Probiotics have been presented as a treatment for a range of conditions – from obesity to mental problems.
One of the most common uses is the replacement of intestinal flora after a cycle of antibiotics. The logic is as follows: Antibiotics destroy microbes – a community of microorganisms living in the intestines – along with bacteria that can cause infection, so that the introduction of probiotics (living microorganisms) can help restore. that.
Although it seems to be meaningful, there is little evidence that probiotics actually work if they are used in this way.
The researchers actually discovered that taking probiotics after using antibiotics delayed the recovery of intestinal health.
Are probiotics better than others?
Part of the problem is the variety of things related to the term probiotic. For scientists, it can be a live culture of microorganisms that normally inhabit healthy human intestines. But for consumers, products sold in supermarkets – such as yoghurts and supplements – do not meet this definition.
Even when researchers use living bacterial strains in their research, the cocktail varies from one laboratory to another, making it difficult to compare.
"This is a problem: there is not enough study on any particular probiotic to say it works and does not exist," says Sidne Nevberri of Rand Corporation, who conducted a comprehensive meta-analysis on the use of probiotics for the treatment of diarrhea. caused by antibiotics in 2012.
The study, which analyzed 82 studies with nearly 12,000 patients, showed the positive effect of probiotics on reducing the risk of diarrhea caused by antibiotics. But because of variations – and sometimes lack of clarity – with which bacterial strains were used, it was not possible to identify or recommend certain probiotics or cocktails that would function.
From research by Rand Corporation in 2012, evidence supporting the use of probiotics after taking antibiotics has not changed much.
"That's why it's so problematic. There are more studies than when we did a review, but not enough to finally say whether the probiotics are working or not, enough to say which one they are doing," says Nevberry.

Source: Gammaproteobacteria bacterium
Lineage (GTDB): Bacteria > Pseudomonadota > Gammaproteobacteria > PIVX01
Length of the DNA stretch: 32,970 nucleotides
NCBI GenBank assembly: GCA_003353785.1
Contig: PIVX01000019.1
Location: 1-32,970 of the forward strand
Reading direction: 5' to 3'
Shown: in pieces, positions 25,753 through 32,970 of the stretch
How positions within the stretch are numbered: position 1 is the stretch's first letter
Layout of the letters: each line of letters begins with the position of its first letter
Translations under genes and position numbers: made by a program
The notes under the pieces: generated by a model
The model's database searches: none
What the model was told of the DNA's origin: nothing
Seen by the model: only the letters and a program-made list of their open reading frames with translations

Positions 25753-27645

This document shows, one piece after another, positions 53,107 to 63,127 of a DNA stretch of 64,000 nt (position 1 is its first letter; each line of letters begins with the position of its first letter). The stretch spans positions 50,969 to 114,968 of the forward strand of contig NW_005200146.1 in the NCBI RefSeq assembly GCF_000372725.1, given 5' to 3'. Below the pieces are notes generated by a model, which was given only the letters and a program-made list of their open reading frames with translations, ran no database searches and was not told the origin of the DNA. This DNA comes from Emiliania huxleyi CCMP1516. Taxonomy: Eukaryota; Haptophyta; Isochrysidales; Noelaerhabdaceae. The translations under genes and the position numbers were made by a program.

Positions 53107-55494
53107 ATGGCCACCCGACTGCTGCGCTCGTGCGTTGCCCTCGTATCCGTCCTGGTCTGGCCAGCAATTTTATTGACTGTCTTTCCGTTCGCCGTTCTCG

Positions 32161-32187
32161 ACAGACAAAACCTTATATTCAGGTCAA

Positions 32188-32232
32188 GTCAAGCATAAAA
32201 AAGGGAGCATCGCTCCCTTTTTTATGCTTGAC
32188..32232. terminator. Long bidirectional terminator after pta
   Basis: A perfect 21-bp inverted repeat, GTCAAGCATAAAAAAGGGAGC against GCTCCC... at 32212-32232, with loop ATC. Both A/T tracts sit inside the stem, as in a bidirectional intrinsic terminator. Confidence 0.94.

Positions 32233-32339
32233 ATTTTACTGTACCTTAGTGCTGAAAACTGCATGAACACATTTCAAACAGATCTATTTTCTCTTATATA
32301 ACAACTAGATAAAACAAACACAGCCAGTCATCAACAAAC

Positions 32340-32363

Particularly worrying is the lack of research on the safety of probiotic use. Although generally considered harmless in healthy people, there are worrying reports of side effects – such as fungus spreading into the bloodstream – among more vulnerable patients.
Probiotics in healthy people
Probiotics – Photo: Unsplash / Disclosure
Recent research by scientists from the Veizmann Institute of Science in Israel found that even among healthy people who take probiotics after antibiotic therapy was not harmless. In fact, they hampered the processes of bowel repair, which in theory should accelerate.
The researchers, led by Eran Elinav, gave 21 people a wide-spectrum antibiotic cycle in a week. They were then subjected to colonoscopy and endoscopy of the upper gastrointestinal tract to examine the condition of the microbial.
"As expected, many important changes have occurred in relation to microbes – many have died of antibiotics," says Elinav.
The participants were then divided into three groups. In the first, there was no intervention after the antibiotic – the idea was to wait and see. The other took a regular probiotic for a month. The third had a faecal transplant – a small sample of their own feces, collected before the beginning of the use of antibiotics, was returned to the colon as soon as the treatment was completed.
It was surprising that the group that took probiotics had the worst response in terms of microbial and what took more time to restore the health of the intestines. Even at the end of the study – after five months of follow-up – this group has not yet reached the pre-antibiotic intestinal level.